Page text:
“I didn’t think it would blow up this much. To me discrimination isn’t a big issue [that I was aware of]. I didn’t realize it was such an issue, but I’m learning,” Glass added.

Ultimately, the organizers hoped that Friday’s rally was just the beginning of an atmosphere of open discussion on campus.

“After the rally…even the atmosphere seemed lighter. People weren’t just being Minnesota nice—it felt like they really wanted to connect with you,” said Halah Mohammed ’14. 

The group has formed an organization called “D.A.R.K. Nation,” (Distributing Anti-Racial Knowledge), and has begun to meet more frequently to organize a new series of talks, promoting open discussions about discrimination.

Ultimately, most students and organizers felt that the rally was a success. “It definitely went beyond my expectations,” said Baquet.

Matthew Fitzgerald ’14 agreed. “It’s about moving forward,” he said. “We don’t want to lose the message, but we also want to move forward.”

“It’s about understanding that we have all experienced something,” said Mohammed. “Everyone needs to band together to express that.”

“Discrimination on campus is something no one really wants to talk about,” said a student who attended the rally, who asked not to be identified. “It is definitely something that happens, and something I have experienced on campus. I’m glad that this rally happened—hopefully it’ll spawn some desperately needed conversations about campus attitudes towards race, gender, sexuality, etc.”

“I think I should step back and listen.,” said Garcia. “I’m waiting to hear more from the Carleton community. I want this discussion to continue. If each one of us brings one friend who doesn’t normally discuss discrimination to an event on campus sponsored by this new active and positive group, I think we’ll be ‘paying it forward’ in a big way.”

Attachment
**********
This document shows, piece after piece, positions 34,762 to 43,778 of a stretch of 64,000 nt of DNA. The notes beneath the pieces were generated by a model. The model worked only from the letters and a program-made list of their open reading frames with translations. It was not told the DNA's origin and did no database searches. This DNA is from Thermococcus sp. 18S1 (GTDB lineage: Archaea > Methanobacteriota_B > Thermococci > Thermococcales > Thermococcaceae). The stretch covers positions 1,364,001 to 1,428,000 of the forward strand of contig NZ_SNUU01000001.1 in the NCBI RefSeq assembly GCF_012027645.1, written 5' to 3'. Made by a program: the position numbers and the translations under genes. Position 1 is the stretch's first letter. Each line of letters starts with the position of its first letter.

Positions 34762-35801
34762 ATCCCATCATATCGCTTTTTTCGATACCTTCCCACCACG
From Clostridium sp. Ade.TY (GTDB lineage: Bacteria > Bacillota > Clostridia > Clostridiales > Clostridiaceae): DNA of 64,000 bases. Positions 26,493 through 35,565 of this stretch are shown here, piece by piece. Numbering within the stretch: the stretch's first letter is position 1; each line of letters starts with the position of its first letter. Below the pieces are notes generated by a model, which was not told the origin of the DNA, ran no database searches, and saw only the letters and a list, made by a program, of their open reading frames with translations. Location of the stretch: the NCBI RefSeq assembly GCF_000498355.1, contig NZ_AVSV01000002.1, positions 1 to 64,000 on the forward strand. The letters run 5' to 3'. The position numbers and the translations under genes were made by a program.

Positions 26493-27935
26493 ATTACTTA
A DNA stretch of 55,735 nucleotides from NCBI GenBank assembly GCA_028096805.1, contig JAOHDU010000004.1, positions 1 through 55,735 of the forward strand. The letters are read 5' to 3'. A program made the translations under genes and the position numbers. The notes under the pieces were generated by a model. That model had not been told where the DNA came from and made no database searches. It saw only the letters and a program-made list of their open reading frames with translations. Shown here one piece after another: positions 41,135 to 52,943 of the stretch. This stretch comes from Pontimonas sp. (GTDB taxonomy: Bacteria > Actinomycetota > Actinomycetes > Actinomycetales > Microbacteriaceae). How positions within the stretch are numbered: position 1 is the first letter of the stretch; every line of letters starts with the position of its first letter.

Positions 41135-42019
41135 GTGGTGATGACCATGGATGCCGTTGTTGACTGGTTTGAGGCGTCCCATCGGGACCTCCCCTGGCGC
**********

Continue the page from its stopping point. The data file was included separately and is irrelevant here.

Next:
For more information, or to become involved with DARK Nation, contact Jordan Butler ’13.

Cultural Programming Board:
Official Statement in response to student rally

To Carleton Students, Faculty, and Staff:

As representatives of Carleton’s cultural student organizations and their members, the Cultural Programming Board (CPB) would like to reaffirm our commitment to creating a campus free of discrimination.

Recent events have thrown our campus into a moment of serious reflection. Subtle, explicit, intended, and unintended means of oppression on our campus are very much alive. Cultural organizations have been aware of this climate, and work to combat it by building community and offering educational programming. Still, our efforts can only do so much.

CPB and its allies ask that you join us in recognizing the ongoing struggle to earn a welcoming campus for all. We, the Carleton community, are responsible for this struggle for the well being of our home, our workplace, and the development of future leaders.

Sincerely,
The Cultural Programming Board